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Pentagon: US, Afghanistan Reach 'Last Chapter' in War

Afghanistan President Hamid Karzai (R) walks alongside U.S. Defense Secretary Leon Panetta (L) on a guided tour of the Pentagon Memorial, in memory of the victims of the September 11 attack, at the Pentagon, January 10, 2013.
Afghanistan President Hamid Karzai (R) walks alongside U.S. Defense Secretary Leon Panetta (L) on a guided tour of the Pentagon Memorial, in memory of the victims of the September 11 attack, at the Pentagon, January 10, 2013.
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U.S. Defense Secretary Leon Panetta has hailed what he calls "the last chapter" of a struggle to ensure that Afghanistan can govern itself and avoid reverting to a safe haven for terrorists.
 
He made those remarks at the start of his meeting Thursday with Afghan President Hamid Karzai at the Pentagon, as the Obama administration determines the U.S. military future in Afghanistan.
 
Panetta said more than 10 years of war have paved the way for Afghanistan to stand on its own.
 
Karzai expressed appreciation for the years of support from the U.S. and Afghanistan's other allies. 
 
The Afghan president is scheduled to meet later Thursday with U.S. Secretary of State Hillary Clinton in Washington, before joining her for a working dinner.
 
On Friday, Karzai will hold talks with U.S. President Barack Obama.  The two leaders are expected to discuss security issues, namely how many U.S. troops may be stationed in Afghanistan after the majority pull out in 2014, and under what conditions.
 
Current plans call for the United States to withdraw nearly all of its 68,000 troops from Afghanistan by the end of 2014.
 
But that plan hinges on a number of conditions, including whether Afghan forces will be able to take over security at that time.  It is also not clear what will be the role of the Americans who stay behind, if any do remain.
 
Some analysts believe the Taliban may be plotting a comeback and is just waiting for U.S. and other Western forces to leave. 
 
Retired U.S. Army Colonel Thomas Lynch, one of the authors of a new book about Afghanistan and its future called Talibanistan, says plans for a U.S. withdrawal from Afghanistan may be premature.
 
"I personally believe that the dynamics in Afghanistan and the dynamics in the region right now are not well-suited for a precipitous or complete withdrawal of American or Western forces," he said. "I think the Afghan national army and its security forces still need a lot of assistance -- logistical training and some operational. I think there still needs to be partnership with Afghan counterterrorist units and American and Western counterterrorist units."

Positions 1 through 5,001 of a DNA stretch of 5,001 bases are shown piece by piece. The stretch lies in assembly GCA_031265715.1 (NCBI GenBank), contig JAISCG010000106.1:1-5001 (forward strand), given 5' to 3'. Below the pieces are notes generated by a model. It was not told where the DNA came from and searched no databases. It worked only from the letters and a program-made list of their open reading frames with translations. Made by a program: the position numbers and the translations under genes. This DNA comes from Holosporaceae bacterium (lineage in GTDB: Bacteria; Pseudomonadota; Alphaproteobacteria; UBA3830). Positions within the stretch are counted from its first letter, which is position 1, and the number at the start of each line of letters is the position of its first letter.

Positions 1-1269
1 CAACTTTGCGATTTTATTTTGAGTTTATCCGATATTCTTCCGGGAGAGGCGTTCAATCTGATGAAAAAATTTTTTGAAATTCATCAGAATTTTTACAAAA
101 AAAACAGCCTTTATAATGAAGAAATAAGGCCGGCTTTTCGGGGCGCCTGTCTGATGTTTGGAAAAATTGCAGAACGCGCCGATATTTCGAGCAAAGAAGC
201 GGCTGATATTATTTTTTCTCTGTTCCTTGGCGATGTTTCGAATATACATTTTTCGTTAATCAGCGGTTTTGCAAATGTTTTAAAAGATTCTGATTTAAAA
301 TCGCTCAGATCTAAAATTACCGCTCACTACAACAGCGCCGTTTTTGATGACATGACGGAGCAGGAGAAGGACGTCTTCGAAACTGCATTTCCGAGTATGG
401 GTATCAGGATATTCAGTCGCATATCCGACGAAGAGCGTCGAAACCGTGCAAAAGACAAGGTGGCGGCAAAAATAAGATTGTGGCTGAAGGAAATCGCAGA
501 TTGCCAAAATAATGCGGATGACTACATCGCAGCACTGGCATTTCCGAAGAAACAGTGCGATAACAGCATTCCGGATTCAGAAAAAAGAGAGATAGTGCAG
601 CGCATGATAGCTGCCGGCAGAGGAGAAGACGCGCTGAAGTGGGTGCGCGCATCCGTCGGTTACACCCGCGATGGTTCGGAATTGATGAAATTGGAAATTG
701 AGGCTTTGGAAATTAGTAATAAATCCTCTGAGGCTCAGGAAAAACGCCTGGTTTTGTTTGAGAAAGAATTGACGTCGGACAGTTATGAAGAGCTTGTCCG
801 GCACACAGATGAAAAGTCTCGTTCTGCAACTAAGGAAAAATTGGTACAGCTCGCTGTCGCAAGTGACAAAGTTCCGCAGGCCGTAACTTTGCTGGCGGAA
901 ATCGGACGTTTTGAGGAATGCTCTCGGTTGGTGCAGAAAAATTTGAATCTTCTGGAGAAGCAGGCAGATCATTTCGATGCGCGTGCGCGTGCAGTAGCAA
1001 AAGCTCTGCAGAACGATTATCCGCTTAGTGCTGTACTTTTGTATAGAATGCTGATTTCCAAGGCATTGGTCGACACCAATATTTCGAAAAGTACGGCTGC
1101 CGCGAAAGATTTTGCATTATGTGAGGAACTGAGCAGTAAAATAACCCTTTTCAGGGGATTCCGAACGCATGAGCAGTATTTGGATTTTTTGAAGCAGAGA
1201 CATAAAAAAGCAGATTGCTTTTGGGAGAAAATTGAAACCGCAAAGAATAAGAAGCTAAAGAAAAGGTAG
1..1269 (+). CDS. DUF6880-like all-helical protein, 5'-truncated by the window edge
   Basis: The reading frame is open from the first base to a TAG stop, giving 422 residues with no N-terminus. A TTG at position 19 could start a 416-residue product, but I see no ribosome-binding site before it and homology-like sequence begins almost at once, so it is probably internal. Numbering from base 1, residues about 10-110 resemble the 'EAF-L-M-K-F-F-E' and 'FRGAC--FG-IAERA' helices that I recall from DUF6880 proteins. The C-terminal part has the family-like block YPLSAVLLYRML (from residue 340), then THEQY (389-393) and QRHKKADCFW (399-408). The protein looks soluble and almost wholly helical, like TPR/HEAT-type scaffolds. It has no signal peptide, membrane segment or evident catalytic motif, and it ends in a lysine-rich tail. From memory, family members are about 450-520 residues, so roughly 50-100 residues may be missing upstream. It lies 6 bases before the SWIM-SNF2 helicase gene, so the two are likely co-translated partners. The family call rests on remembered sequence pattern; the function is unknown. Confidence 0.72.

Another contributor to Talibanistan, Brian Fishman, a counterterrorism expert with the New America foundation, sees a gloomy and dangerous future for the Afghans if the United States leaves.
 
"I am quite pessimistic about the Afghan government. And I don't think what we will see is the Taliban rushing with armored columns back into Kabul. But I do think that civil war in Afghanistan is a real possibility in the years after an American withdrawal, particularly if the money stops flowing the way that it did after the Soviets left," he said. 
 
While President Karzai has often criticized U.S. actions in Afghanistan, he also has spoken about his desire for some U.S. presence to remain.

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by: JKF from: Ottawa, Canada
January 10, 2013 5:42 PM
Afghanistan has had at least 8 years of getting its security apparatus up to speed. Another 8 yrs, will not make much difference, for as long as the strategy is to deal with the civil war. Civil wars are very difficult to stop by foreign powers/forces. It is quite clear, that even the Afghan forces and govt have become less and less tolerant of Western forces. Statements made by Mr. Karzai, to his media, which most of the time do not support Western forces, just add to the growing anger, by the people, against the Western presence. And blue on blue deliberate killings, just do not benefit anyone. For the civil war counter strategy to succeed, Western forces would need to enter into Pakistan, another hornets nest, with no honey. Essentially, Western forces would need to operate over the entire Pashtun homeland, and even then, changing the outcome of the civil war would be very difficult, with not a great chance of success; frankly the effort is not worth it. To win in Afghanistan, you also need to win in Pakistan, a different approach would be needed, much like the strategy used to end the war in Japan, with all the human tragedy and unfortunate moral consequences, and what would be gained to make the approach worth it? nothing, but a bunch of empty hills. The time is ripe, for the Afghan forces to start working on their own. Just look at the outcome, of trying to quell a civil war in Iraq.

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